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Editorial

False alarm undercuts peace

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What seems an unusual habit especially during this political season is gradually creeping in the Liberian society where people alarm falsely about threats or attacks on their lives, creating unnecessary panic, widespread suspicions and rumors. Of late, several individuals, including high profile personalities had alarmed about alleged attacks on their lives or homes, while others feel threatened, beginning with talk show hosts Smith Toby and Henry Costa as well as Associate Justice Sie-A- Nyene Yuoh and political leader, Cllr. Charles Walker Brumskine of the Liberty Party, respectively.


Journalist Smith reported an alleged arson attack last month on his residence along the Robertsfield highway, outside Monrovia which received wide condemnations. Police are yet to make any arrest from the incident or provide clues that could lead to suspects.

Talk show host Henry alarmed twice about alleged attacks against his life, one in central Monrovia, and the second a reported arson on his vehicle, but police investigated and dismissed the latter as baseless.

In a statement, the Supreme Court of Liberia condemns, in the strongest terms, reported attack on the home of Associate Justice Sie-A-Nyene Yuoh, disclosing that on the evening of Sunday, November 5, 2017, at about 9:00 p.m, some unknown persons began throwing large stones into the compound of the Associate Justice, intending to cause harm to persons living within the compound as well as cause damage to properties. But the high court subsequently clarified that the situation was as the result of commotion among some staffers of the compound, not attack from outside.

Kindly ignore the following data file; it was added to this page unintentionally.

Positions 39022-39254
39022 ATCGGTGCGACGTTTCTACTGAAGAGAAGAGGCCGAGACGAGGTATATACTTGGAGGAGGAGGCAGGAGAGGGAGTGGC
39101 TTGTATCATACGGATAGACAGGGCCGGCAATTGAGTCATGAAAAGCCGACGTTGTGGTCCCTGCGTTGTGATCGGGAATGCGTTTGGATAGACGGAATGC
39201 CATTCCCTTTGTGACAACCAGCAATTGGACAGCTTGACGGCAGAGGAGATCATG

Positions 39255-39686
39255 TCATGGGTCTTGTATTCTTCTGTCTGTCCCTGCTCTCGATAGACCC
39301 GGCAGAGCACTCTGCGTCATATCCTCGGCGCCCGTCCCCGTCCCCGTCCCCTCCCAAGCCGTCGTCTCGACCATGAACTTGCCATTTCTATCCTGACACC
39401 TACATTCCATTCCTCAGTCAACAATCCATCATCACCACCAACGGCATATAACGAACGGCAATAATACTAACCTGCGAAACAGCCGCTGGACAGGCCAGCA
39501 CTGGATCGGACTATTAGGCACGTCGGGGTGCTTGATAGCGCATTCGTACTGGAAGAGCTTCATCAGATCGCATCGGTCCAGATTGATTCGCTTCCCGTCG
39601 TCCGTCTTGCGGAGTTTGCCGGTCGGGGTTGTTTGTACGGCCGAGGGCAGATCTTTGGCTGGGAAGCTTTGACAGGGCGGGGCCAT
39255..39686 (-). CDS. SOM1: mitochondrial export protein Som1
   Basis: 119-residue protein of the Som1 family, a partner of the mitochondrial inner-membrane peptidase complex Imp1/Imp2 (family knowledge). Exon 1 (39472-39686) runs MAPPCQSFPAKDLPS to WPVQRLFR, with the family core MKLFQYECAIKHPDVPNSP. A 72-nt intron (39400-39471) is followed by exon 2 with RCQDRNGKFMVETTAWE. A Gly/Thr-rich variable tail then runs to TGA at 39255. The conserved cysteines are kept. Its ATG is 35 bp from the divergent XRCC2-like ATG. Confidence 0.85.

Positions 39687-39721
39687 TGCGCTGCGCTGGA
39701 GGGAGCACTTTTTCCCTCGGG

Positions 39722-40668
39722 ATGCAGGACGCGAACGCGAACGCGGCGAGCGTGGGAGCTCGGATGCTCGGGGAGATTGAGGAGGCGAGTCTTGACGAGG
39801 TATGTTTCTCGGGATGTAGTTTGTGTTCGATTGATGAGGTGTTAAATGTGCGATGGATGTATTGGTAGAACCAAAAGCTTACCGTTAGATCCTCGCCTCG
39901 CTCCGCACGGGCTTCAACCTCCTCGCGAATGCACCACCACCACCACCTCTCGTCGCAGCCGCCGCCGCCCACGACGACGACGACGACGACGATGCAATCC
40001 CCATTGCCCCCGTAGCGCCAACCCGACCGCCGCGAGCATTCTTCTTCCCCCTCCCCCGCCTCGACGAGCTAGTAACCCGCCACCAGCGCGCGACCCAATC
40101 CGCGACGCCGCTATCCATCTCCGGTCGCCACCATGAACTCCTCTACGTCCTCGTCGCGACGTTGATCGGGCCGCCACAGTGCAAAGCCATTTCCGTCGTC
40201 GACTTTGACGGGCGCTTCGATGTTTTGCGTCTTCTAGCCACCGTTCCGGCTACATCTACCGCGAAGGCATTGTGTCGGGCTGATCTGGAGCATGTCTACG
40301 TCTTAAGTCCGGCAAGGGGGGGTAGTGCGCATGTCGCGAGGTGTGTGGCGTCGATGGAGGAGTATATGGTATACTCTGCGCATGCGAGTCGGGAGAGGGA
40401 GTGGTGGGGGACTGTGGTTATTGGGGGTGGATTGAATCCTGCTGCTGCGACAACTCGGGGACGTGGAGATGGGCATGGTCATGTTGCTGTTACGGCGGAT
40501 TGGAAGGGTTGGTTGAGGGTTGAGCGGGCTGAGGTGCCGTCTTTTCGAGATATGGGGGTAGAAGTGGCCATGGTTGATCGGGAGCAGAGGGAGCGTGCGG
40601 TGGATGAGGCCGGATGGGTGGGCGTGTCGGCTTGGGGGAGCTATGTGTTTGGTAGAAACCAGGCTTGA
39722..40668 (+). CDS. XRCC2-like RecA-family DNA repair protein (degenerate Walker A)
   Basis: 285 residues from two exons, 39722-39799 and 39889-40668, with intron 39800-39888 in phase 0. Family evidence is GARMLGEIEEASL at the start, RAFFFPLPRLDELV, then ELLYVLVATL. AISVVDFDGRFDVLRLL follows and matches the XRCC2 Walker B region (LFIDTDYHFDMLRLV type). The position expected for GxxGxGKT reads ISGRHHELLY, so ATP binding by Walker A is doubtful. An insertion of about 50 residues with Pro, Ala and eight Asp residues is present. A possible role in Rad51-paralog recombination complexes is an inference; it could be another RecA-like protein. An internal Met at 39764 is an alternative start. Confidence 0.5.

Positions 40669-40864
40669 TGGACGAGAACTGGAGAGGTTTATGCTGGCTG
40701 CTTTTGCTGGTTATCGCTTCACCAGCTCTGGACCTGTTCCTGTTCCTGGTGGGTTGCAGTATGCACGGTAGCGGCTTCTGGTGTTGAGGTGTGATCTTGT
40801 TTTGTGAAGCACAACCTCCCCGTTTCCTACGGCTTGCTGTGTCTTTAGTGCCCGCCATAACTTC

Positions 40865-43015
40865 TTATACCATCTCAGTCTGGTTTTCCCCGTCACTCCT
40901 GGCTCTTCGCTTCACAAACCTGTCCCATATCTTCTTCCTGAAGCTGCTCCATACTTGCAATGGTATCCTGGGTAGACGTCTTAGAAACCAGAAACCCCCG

The latest came from Liberty Party Standard Bearer Cllr. Charles Walker Brumskine , who uncategorically alarmed last week that he has come closer to death since he filed his complaint of alleged electoral fraud and irregularities before the National Elections Commission (NEC) in challenge to the outcome of the 10 October 2017 presidential and representatives’ elections.

“I’m 66 years old now, I was here during the 1979 rice riot, 1980 coup d’etat, the 1985 coup, the 1989 and the rest of [the] wars, I have never come closer to death as in recent weeks since I filed the electoral fraud complaint,” Cllr. Brumskine expressed during a hearing before the NEC’s Board of Commissioners on Thursday, 23 November.

Real or perceived, these alarms further keep our society on the edge of uncertainty, characterized by rumors and apprehensions, undercutting the relative peace we continue to enjoy as a nation. People have rights to bring to public attention any suspicious actions or activities that tend to threaten their personal safety, but such alarm should be supported by facts.

Raising false alarms or unnecessary fears is counterproductive to national security and stability. Additionally, it sends a negative signal outside about the country, driving potential investors and other partners away.

As a people, we should guide against behaving like characters of a story that used to be read in primary school when they would alarm that the earth was falling down with each one spreading the news to the other, but no one took up time to authenticate the information, leaving everyone running helter-skelter. In these critical moments of our country’s history when we are engulfed by legal challenges and political uncertainty, the worst thing to add to the already fragile atmosphere is false alarms and fears, because they come with unexpected consequences.

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